I think there are three questions for church leaders to ask NOW – and regularly. If I were to come alongside of your church, (and I’m certainly happy to do that through my coaching ministry), I would help your staff or leadership think through each of these in a brainstorming session. But this is certainly something you do on your own.
Make one person the facilitator – one who will keep conversation flowing – make sure everything is allowed to be said that needs to be said.
3 Questions for Church Leaders to Ask NOW
1. What is working well and needs more energies/resources?
There may be things you added the last few years that worked better than you thought and now they are here to stay and may even need more attention.
For example, I know churches that quickly say “let’s church make that a Zoom call”. It’s not that they don’t do in-person meetings, but if you can’t get the finance team together in one room one month, you have another option. When someone is sick they can still be connected. That’s a keeper.
Prior to the pandemic, we didn’t have a YouTube channel. Now it will never be the same. It’s a huge part of how we communicate with our church. We need to put even more energy and resources into this part of our ministry.
I worked with four churches on a contract or full-time basis through Covid. In all of them the way change was introduced is worth keeping. Churches were forced to make changes quickly. What are some changes you need to make, but didn’t feel the freedom to do prior to this time? You may be able to “keep” some of the atmosphere of change you have created. Maybe it’s time to finally update the bylaws or reduce the number of committees you have.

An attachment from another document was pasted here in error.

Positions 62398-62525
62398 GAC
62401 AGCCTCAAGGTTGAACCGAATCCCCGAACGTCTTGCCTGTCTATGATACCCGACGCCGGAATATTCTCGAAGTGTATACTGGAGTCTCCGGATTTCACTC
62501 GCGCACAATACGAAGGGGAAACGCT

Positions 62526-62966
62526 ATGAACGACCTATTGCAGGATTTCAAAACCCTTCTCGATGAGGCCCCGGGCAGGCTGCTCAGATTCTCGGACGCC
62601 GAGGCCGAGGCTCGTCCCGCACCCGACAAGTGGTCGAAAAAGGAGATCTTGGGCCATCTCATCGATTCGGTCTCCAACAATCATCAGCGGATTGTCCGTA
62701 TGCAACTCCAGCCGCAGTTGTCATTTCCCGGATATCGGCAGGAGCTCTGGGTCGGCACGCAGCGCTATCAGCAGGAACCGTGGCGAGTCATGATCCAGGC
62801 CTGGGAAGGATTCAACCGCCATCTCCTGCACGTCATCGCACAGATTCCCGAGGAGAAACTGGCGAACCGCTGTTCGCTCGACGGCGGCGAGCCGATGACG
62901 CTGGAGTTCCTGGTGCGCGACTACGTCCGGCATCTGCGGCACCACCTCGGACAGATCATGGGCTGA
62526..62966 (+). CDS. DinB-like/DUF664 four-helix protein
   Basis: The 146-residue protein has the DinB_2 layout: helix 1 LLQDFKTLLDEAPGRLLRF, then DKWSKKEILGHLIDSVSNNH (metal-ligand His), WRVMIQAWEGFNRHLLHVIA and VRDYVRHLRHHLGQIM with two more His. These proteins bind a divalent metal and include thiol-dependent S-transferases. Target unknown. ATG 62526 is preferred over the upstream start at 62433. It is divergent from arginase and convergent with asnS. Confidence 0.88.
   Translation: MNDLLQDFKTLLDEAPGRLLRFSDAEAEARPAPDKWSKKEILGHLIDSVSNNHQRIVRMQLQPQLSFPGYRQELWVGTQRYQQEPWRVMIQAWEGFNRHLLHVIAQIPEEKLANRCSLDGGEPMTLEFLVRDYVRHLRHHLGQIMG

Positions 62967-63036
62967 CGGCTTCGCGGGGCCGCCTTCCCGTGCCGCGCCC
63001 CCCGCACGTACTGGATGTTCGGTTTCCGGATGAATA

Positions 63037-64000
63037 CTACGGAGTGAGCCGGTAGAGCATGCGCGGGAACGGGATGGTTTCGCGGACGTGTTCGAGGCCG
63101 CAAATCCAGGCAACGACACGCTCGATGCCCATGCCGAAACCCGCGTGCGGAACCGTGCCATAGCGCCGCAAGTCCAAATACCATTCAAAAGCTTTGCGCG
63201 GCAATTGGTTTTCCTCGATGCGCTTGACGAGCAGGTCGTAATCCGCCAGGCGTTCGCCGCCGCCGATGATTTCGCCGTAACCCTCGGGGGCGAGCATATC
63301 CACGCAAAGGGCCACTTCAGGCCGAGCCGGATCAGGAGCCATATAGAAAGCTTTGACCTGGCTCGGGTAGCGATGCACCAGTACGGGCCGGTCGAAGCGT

There could be many other things that are working well and you need to take advantage of that energy. It could be children’s ministries, missions, parking lot ministry or your hospital care plan. If the general consensus of the room is that is where some energy is happening – put extra fuel behind it. Leverage what’s working for Kingdom growth.
There could come a day in a future session like this where that thing that’s working lands in one of the other categories. Be willing to move it when needed.
2. What needs tweaking?
This gets harder, because you have to name programs and ministries that may have been long loved by the church. But they’ve simply grown tired, changed leadership, or don’t get the focus they once did.
They aren’t broke, but they need tweaking.
This could be a long list of things. If children’s or student ministries aren’t growing like they once did – you likely aren’t ready to close them down, but leaving them the same isn’t likely to help them grow either. This is the same with missions or worship or Bible study ministries.